With hands in prayer, I turn my focus inward. As I flow through my first sun salutation, I am a silent observer of my mind and body. The level of self-realization that I experience in this observation is unmatched.
I’m often astonished by how much I learn about myself, my focus, and my energy flow as I observe myself in yoga practice. “Why am I rushing today?” “Why am I straining?”
Tuning in, I focus on audible breath. The sound reminds me to be present and to flow through yoga with acceptance. Time and time again, I’ve observed a never-ending pattern of feeling, as if I have to strain in order to feel.
Effort and strain, however, are not branches of the same tree.
Defining the Difference
Strain is felt in the body as well as the mind. As we flow through our practice, if we are caught up in thoughts of mastery or being better than we were the day before, our body receives those signals and responds accordingly.
Strain is rigid and feels heavy. It’s a form of resistance because we’re not approving or accepting where we are currently. Our body feels this resistance and begins to tighten as, it too, resists. We break a nice sweat and feel as if our effort is strong, but we are not actually expanding.
By tuning into our thoughts and the flow of our body, we are stepping into awareness of the true nature of our intentions and patterns. Strain is beyond effort. It is forceful.
Hold On Loosely
If we are forcing or trying to control an outcome, we are straining. We become attached to results, and our happiness becomes intertwined with over exertion in making things happen. Creating our life experiences does not lie in making things happen.
Creation is more organic. As we uncover our passions and set intentions, we set goals and begin to progress as part of an organic process. This effort is from a place of self-love and the desire to grow, rather than from a place of needing to be different or better.
A forceful approach, however, puts different energy behind our intentions; energy that is abundant in non-acceptance and self-rejection.
While progress in life (and in yoga) is supposed to include discomfort, surrendering to discomfort feels different than pushing ourselves to the point of pain.
In relationships, for example: In an effort to really be seen by someone we love, we may feel discomfort if we feel we aren’t quite there yet. Very often we find that surrendering to this may be more effective than forcing and fighting. Maybe there is a lesson in not feeling seen.
Surrendering to this feeling allows us to properly tune into what we truly crave in relationships. Knowing what we don’t want helps us realize what we DO want. If we keep fighting and straining, we may begin to feel stuck.
Surrender is based on trust, and is never forceful. We breathe through our discomfort and surrender to trust that expansion lies on the other side of this feeling.
Awareness Holds The Key
When there is no longer a rush to be this or that, no more fighting for survival of an identity, there can be relaxation.
It takes work to get to know ourselves completely. Our needs may shift. Our focus may be pointed in a new direction. So the crowning glory in all of this is when you uncover acceptance—when you truly surrender to yourself, you begin to progress and expand.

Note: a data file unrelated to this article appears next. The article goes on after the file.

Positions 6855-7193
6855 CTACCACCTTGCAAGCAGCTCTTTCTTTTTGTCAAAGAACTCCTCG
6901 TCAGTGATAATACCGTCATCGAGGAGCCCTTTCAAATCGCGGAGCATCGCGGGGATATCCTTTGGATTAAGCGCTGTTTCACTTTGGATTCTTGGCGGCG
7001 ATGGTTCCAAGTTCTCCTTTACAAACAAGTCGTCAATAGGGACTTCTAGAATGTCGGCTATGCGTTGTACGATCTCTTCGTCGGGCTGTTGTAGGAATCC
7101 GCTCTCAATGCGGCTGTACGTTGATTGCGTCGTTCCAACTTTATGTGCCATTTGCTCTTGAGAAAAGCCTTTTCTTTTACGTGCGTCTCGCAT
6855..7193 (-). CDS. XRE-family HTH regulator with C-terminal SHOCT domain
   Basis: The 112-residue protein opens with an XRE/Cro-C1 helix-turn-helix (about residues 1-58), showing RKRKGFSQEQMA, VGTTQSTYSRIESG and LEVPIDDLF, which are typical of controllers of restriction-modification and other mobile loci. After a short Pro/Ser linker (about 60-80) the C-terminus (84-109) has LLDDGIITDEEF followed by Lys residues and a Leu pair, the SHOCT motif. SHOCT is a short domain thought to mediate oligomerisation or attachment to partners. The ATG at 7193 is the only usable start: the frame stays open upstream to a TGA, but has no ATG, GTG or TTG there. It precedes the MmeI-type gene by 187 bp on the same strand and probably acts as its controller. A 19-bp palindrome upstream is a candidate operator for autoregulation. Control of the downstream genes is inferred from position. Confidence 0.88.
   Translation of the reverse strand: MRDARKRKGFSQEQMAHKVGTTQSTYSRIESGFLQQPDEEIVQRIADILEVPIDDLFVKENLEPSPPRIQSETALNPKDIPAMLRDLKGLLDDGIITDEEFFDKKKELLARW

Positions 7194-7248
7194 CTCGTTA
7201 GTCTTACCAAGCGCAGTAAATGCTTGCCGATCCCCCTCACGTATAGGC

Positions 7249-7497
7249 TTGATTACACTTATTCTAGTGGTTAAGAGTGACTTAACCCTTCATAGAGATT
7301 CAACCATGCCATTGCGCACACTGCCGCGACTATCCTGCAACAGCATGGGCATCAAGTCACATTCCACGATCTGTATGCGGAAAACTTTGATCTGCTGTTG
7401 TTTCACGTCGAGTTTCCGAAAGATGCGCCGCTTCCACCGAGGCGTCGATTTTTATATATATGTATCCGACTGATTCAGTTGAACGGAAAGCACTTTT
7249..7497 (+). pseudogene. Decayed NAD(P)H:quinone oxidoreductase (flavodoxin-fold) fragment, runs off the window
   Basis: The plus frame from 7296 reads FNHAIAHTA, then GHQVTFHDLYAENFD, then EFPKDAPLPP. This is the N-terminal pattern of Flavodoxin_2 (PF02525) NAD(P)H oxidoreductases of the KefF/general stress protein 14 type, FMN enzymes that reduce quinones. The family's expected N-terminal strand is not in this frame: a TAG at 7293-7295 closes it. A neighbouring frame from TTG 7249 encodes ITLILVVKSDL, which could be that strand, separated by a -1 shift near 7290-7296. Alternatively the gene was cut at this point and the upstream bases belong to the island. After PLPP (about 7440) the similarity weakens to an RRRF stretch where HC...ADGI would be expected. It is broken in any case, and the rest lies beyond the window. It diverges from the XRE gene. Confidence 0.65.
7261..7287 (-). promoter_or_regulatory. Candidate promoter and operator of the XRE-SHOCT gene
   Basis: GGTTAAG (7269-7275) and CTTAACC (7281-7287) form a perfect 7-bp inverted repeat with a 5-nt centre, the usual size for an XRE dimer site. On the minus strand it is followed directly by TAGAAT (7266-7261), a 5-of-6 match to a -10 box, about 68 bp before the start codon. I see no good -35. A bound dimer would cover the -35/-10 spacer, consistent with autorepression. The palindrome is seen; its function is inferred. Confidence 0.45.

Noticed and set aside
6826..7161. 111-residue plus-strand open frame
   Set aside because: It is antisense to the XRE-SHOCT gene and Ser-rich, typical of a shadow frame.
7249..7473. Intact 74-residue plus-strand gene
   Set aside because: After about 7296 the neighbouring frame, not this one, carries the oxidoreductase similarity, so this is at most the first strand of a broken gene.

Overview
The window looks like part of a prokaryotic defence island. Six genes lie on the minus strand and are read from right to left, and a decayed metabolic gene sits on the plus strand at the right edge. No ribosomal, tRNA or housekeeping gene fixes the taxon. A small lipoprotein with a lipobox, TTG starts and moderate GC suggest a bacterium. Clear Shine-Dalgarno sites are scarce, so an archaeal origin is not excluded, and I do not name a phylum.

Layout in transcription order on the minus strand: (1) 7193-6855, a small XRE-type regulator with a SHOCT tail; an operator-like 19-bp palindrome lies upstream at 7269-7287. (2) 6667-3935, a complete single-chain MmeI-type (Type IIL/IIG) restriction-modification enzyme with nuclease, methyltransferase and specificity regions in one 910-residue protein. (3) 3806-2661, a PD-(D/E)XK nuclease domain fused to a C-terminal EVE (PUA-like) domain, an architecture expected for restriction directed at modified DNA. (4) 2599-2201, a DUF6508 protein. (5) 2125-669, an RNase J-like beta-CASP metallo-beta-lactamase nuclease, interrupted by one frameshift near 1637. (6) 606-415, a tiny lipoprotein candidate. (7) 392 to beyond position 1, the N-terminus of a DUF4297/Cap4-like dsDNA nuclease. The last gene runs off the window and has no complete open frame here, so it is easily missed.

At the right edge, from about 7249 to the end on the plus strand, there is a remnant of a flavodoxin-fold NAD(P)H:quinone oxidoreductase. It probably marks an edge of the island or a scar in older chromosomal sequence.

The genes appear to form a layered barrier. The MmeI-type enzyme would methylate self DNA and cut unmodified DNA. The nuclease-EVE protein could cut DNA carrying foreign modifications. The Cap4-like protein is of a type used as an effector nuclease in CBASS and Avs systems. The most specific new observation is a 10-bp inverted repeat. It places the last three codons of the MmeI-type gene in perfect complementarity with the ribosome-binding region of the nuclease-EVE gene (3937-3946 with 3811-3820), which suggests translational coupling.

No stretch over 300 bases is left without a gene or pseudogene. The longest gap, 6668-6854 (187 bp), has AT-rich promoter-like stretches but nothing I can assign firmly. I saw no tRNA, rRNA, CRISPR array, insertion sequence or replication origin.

We may find that our true north is not even in the same vicinity of where it once was. Awareness is the true catalyst for change, and it’s more important than any book with tips and tricks that lead us to transformation (which may actually be causing us to strain).
Awareness of our patterns holds the key to knowing ourselves. We can gain so much insight by tuning into how we approach our practice.
Remembering What Yoga REALLY Is
Indian yogis use yoga as a way to open their stiff bodies to endure long meditation sessions, and connect with their higher selves. Reaching higher consciousness is the ultimate goal. Somehow these sacred philosophies have, at times, been interpreted as drastically different in the West.
For me, yoga is a journey of entering the spaces within (which can often be dark), dissolving the mind, and shifting our learned behavior into more conscious choices. As if we’ve caught a glimpse of our true being, yoga can leave us exhilarated and open.
It takes effort to accept what we uncover about ourselves. Strain is born the moment we feel we should be seeing something different than what is revealed.
Self-realization is the dark side of yoga. I’ve wept on my mat, pressing my face into my towel, in order to muffle the sound of my sobs. I’ve backbended further than I’d ever imagined the metal rod in my spine would allow, and I’ve felt downright angry during intense breath of fire moments.
The self-realization of yoga practice is that we can go ahead and crawl through those dark uncomfortable spaces without any expectation that it should feel different. Effort brought those beautiful or emotionally excruciating moments to me. They were a side effect of surrender—certainly not a side effect of strain.
“Be like water making its way through cracks. Do not be assertive, but adjust to the object, and you shall find a way around or through it. If nothing within you stays rigid, outward things will disclose themselves.
Empty your mind, be formless. Shapeless, like water. If you put water into a cup, it becomes the cup. You put water into a bottle and it becomes the bottle. You put it in a teapot, it becomes the teapot. Now, water can flow or it can crash. Be water, my friend.”
~ Bruce Lee